Managers under the spotlight as survey uncovers knowledge gaps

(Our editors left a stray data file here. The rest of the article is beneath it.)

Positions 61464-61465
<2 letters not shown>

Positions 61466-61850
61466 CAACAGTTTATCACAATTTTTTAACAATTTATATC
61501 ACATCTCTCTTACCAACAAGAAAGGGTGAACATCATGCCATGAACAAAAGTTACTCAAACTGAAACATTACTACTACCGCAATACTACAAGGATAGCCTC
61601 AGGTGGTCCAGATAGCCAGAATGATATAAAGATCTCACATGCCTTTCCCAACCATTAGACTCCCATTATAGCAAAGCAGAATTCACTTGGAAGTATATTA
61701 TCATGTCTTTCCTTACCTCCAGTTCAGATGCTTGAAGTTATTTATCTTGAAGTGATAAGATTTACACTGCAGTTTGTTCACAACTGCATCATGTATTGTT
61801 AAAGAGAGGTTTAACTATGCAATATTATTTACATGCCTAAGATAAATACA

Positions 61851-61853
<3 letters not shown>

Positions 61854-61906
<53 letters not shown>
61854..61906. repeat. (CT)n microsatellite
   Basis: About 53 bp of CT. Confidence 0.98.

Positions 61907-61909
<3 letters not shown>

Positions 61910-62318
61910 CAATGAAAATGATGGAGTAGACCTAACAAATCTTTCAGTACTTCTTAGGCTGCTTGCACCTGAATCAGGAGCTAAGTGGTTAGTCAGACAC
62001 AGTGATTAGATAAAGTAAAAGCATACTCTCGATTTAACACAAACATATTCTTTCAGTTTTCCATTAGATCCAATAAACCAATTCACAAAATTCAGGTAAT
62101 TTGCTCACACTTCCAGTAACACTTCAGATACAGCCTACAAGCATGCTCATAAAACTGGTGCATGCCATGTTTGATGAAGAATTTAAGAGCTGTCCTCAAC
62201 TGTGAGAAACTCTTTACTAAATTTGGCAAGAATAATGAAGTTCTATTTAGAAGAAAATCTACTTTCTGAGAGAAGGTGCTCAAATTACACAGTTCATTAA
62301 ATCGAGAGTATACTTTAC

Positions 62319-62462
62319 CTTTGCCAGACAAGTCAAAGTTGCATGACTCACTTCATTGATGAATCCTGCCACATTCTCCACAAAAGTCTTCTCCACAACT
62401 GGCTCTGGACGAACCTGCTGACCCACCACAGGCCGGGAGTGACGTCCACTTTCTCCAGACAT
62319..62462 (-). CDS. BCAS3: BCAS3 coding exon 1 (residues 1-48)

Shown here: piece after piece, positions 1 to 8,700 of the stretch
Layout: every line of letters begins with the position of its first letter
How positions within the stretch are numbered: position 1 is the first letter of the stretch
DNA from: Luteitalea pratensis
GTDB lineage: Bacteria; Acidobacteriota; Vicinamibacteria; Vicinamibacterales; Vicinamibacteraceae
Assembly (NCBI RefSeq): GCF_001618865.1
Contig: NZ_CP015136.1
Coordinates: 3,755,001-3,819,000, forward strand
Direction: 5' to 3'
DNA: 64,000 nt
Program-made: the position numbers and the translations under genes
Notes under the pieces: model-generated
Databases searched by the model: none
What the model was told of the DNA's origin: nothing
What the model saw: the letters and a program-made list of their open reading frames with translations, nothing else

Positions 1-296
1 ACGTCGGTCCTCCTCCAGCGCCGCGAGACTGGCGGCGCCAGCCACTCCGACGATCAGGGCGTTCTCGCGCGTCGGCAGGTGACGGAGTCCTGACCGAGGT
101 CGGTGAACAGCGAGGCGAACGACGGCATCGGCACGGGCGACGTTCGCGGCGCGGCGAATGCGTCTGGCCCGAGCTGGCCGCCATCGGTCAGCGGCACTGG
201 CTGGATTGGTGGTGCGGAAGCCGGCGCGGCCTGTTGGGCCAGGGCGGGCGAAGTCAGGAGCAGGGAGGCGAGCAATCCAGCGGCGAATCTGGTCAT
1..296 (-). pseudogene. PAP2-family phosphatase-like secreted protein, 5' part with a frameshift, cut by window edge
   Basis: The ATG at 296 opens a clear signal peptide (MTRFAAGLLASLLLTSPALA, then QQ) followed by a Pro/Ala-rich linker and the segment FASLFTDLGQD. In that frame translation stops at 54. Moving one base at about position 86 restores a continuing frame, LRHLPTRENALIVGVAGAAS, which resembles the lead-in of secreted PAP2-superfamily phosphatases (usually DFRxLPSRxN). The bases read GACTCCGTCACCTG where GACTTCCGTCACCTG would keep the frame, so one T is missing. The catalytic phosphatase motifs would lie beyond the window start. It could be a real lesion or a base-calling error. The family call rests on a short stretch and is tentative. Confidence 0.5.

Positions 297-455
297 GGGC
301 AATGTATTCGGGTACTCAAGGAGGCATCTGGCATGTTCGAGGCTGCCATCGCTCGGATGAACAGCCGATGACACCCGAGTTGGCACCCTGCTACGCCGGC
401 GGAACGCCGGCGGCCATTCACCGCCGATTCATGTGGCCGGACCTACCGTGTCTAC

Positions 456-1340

first_imgSenior European executives and managers will be the subject of aninvestigation into the generational differences among organisational leaders. The study – Emerging Leaders: Revolution, Evolution or Status Quo – run bythe Center for Creative Leadership (CCL) is the second phase of a globalresearch programme. Phase one looked at values and behaviour among three generations of managersand leaders, mainly in the US. Though some real differences emerged – older people are more likely to bemarried and higher up in organisational hierarchies – there were manysimilarities. Almost all the sample in phase one believed they were contributing to societyin their current jobs, trusted their organi- sation to keep its promises andbelieved that they would be developed as employees. However, the younger the respondent the stronger the belief that you shouldonly stay at an organisation for as long as it was personally useful. Youngerrespondents also believed that career advancement within a company was based onskill at office politics. The research also revealed that younger managers are also more likely toexpress difficulty in working with or managing people from older generations. CCL project leader Jennifer Deal said: “The findings of phase onereveal that many deeply held beliefs are based on myths. Values, such asrespect and ambition, seem to be the same across generations, but the way thosevalues are demonstrated may be very different.” Kim Lafferty, UK manager for CCL, said understanding the generationaldifferences could help companies and other organisations plan for succession,retain valued employees and provide the most effective training. For further details and to participate in the research project, visit thewebsite.  http://eleaders.ccl.orgBy Mike Berry Comments are closed. Managers under the spotlight as survey uncovers knowledge gapsOn 20 Apr 2004 in Personnel Today Related posts:No related photos. Previous Article Next Articlelast_img read more